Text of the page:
Owner and Chef Cast Blame on Sous Chef for Smith & Jones Failure
Since the closing of Smith & Jones last weekend, those who worked in the kitchen and those who paid the bills are trying to figure out who's to blame for the restaurant's failure.
In an article posted here Monday, sous chef Ted Inserra blamed a steep Las Olas overhead and a slow summer dining season.
But lawyer Carl Karmin, who co-owned the restaurant with celebrity chef Johnny Vinczencz and Bob Woltin, says Inserra was as much to blame as anyone else. "Tell him to please show up for work," Karmin said of Inserra. "Ted can't add two and two and come up with four."
Meanwhile, Smith & Jones' chef de cuisine, Randy Harris, also cast blame toward Inserra. "He was a laughing joke to everybody in the restaurant," Harris said of Inserra.
Asked for a response, Inserra said it would be impossible for him to have ruined the restaurant. "As sous chef, you don't have that much power," Inserra said. "It's mind-
boggling to me that they would cast blame at me for this."
said he was the morning sous chef, meaning he received orders,
butchered meat and fish, worked the line at lunch, and left before
dinner. He worked Sundays for brunch and took off Mondays. He quit
earlier this month and says that's probably why they looked to him as
the reason the place failed. "It's easy to blame the person who's not
there," he said.
When asked about whether a sous chef should take
that much blame, Karmin said things slowed down considerably this
summer at Smith & Jones. Asked why it closed, he said: "If you have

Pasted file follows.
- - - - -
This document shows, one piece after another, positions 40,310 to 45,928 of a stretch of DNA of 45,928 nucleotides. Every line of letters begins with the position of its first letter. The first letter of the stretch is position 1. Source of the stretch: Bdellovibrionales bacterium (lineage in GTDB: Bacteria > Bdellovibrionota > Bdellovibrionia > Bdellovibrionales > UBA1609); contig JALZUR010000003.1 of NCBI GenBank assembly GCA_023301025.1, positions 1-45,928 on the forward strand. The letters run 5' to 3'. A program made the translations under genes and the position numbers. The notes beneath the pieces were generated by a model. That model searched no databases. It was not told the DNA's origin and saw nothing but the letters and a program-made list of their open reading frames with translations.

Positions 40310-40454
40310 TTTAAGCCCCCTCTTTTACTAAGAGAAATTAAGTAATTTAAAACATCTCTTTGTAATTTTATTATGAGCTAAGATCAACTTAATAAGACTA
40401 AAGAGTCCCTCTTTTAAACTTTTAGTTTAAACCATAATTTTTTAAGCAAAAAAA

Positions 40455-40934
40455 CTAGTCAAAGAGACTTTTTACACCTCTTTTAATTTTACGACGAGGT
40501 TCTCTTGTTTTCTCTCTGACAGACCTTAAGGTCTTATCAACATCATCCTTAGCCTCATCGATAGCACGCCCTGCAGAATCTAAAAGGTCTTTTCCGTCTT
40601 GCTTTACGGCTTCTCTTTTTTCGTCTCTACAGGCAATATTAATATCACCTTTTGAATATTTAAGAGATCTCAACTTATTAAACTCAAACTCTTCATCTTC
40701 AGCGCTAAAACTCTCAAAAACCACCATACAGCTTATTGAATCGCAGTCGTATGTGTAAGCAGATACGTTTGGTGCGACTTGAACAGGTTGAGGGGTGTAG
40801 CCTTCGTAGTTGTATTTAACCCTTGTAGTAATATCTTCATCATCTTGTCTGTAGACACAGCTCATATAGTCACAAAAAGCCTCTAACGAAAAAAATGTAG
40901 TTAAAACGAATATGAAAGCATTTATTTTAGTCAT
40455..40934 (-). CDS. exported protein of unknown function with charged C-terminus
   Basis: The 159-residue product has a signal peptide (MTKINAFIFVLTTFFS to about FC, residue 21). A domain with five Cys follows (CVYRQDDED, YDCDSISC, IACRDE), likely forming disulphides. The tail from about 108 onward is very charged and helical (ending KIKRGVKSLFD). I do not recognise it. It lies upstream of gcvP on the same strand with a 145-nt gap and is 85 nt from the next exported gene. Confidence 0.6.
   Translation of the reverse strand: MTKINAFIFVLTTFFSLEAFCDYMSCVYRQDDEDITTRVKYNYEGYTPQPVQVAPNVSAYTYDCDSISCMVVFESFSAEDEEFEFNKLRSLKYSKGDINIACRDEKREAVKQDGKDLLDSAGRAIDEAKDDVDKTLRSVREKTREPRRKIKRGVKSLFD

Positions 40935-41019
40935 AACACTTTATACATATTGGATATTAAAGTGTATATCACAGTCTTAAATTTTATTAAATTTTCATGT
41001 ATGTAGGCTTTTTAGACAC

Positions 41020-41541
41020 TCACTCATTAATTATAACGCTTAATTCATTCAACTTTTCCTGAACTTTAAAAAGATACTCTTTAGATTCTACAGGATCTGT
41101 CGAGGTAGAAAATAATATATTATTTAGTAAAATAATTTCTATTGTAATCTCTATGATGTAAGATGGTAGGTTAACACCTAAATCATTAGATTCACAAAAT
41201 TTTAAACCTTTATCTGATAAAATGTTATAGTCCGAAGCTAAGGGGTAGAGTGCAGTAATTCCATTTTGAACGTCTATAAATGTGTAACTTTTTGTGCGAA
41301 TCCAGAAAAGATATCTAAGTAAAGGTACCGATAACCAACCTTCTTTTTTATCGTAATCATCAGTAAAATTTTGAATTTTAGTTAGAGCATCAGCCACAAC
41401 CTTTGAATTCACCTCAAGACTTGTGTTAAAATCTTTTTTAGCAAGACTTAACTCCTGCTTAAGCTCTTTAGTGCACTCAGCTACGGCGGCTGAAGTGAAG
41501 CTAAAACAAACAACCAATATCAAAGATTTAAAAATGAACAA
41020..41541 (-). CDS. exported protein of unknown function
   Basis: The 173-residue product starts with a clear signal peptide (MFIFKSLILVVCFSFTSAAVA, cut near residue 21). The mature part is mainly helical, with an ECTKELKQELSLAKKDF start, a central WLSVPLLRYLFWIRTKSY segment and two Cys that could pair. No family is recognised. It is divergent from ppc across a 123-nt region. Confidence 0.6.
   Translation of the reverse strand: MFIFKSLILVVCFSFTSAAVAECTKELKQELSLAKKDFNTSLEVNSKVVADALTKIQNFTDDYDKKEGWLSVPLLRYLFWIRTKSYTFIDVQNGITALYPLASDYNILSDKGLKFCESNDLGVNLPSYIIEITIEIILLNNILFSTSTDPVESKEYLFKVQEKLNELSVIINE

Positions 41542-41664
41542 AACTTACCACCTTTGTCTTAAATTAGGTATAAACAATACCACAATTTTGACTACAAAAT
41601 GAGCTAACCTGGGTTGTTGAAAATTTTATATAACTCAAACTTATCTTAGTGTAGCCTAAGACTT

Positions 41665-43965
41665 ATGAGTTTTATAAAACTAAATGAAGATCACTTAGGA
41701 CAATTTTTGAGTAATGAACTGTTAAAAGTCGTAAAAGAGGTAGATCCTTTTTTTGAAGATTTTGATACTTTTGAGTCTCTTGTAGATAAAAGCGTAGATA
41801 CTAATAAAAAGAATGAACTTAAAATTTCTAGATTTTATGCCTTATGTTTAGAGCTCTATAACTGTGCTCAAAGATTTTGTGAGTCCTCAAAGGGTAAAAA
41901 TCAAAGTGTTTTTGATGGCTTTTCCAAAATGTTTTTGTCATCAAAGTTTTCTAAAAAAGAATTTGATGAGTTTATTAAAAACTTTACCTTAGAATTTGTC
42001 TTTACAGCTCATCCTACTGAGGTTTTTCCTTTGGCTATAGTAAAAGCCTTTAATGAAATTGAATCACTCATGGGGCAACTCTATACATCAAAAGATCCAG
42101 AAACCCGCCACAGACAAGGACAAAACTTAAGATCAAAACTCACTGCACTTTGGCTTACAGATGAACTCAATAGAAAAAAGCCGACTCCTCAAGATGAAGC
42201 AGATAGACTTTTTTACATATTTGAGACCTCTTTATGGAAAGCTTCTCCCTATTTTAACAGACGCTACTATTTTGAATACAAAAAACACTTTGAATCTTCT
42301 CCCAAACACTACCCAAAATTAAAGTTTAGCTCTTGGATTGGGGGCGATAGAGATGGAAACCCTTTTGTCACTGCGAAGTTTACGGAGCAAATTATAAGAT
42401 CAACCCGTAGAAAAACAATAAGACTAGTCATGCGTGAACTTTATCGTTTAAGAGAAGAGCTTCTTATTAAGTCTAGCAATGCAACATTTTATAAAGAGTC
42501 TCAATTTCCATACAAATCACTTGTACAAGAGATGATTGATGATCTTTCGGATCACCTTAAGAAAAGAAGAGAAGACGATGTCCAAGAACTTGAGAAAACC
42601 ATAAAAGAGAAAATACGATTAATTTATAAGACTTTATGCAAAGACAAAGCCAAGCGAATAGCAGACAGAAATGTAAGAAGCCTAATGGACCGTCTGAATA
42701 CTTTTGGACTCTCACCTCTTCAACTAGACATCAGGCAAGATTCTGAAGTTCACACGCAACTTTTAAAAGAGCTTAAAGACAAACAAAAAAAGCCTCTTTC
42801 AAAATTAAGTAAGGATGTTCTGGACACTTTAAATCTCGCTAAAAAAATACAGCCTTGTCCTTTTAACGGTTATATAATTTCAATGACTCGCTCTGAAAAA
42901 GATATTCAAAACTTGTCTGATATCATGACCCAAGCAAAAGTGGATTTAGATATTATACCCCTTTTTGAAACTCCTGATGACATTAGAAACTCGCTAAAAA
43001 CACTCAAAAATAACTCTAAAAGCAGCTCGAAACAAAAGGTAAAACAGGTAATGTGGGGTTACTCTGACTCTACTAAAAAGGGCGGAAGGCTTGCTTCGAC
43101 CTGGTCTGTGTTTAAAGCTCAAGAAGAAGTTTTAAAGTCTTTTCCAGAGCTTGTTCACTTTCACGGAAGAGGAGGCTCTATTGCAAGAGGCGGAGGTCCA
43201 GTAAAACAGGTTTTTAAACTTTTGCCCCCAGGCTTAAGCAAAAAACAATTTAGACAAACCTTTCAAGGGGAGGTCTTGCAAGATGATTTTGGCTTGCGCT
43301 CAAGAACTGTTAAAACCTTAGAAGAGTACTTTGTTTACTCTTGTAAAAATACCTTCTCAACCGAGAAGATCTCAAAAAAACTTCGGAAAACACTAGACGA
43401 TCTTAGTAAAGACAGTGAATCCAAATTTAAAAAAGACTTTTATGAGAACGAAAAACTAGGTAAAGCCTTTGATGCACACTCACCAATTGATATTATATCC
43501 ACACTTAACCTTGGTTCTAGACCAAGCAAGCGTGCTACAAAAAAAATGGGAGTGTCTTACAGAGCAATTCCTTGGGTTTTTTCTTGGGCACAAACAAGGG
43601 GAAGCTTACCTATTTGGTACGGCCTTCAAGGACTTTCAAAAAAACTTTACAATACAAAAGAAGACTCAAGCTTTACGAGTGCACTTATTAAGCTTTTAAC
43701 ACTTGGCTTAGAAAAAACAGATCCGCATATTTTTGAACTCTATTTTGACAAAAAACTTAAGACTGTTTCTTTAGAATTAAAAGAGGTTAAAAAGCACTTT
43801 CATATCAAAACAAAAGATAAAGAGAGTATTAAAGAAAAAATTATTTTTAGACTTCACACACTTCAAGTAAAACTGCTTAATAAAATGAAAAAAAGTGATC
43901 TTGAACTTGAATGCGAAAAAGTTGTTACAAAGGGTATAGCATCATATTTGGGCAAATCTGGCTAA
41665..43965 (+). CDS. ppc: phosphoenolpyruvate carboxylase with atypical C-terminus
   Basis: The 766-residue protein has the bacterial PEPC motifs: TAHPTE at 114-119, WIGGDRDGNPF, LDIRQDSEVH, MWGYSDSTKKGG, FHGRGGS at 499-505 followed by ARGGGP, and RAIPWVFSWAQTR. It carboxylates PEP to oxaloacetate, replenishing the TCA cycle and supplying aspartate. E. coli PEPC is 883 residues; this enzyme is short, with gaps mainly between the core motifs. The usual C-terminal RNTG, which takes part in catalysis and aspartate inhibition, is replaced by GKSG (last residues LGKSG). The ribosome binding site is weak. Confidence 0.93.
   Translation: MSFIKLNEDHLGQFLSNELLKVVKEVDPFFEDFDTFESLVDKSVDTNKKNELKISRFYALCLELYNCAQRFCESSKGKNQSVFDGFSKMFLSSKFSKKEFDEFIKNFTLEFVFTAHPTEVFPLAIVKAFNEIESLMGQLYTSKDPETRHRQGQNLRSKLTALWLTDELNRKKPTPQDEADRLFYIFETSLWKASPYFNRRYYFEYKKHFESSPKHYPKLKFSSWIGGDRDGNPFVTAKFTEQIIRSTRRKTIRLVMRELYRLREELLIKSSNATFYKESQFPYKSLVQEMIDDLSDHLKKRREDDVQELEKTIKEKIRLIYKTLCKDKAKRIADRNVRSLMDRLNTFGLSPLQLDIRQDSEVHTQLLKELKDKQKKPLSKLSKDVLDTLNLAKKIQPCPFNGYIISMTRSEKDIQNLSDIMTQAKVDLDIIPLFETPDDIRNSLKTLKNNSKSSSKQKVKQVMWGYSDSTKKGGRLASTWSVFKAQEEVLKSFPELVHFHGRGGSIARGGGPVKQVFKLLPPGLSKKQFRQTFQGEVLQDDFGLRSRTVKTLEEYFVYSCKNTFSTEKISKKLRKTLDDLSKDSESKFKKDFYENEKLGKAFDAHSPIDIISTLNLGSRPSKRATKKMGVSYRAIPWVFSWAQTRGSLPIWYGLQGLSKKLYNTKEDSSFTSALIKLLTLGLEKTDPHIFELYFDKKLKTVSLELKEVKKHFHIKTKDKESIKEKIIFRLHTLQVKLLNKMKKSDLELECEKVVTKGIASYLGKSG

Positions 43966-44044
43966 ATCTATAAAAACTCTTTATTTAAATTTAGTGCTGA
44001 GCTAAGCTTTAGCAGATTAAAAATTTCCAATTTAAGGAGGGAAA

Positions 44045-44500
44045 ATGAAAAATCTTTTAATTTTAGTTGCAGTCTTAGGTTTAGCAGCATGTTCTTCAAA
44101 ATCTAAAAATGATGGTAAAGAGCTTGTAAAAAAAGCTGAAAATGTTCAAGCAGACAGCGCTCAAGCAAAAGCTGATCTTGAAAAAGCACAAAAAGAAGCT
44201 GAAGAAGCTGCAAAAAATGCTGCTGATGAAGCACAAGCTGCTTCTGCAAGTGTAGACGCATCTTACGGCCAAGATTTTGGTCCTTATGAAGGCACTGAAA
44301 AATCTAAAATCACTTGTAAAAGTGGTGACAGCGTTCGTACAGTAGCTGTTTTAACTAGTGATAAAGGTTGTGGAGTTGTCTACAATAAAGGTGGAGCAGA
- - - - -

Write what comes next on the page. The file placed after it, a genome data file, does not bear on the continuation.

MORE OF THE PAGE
that answer, let me know."
Harris said he found out Smith &
Jones was closing when the owners came to his house on Sunday to pick up
the keys to the restaurant. "We all knew it was kind of happening. The
business wasn't picking up. We weren't getting costs down enough."
is currently on vacation in Spain, but Harris says he hopes his head
chef will have a spot for him in another restaurant. Vinczencz brought
Harris over to Smith & Jones after Harris served as sous chef at
Vinczencz's flagship restaurant, Johnny V's.
Karmin says Johnny
V's will remain open and is not, as Inserra said on Monday, for sale.
Asked how it's doing, he said: "Doing fine. Summertime. It's actually... doing fine."
The owners will likely work on a new concept for
the Smith & Jones space, which may or may not include Vinczencz as
chef, Karmin said. He's hoping it will reopen in the middle of
September. "Right now," he said, "we're just looking to regroup and
recharge our batteries."
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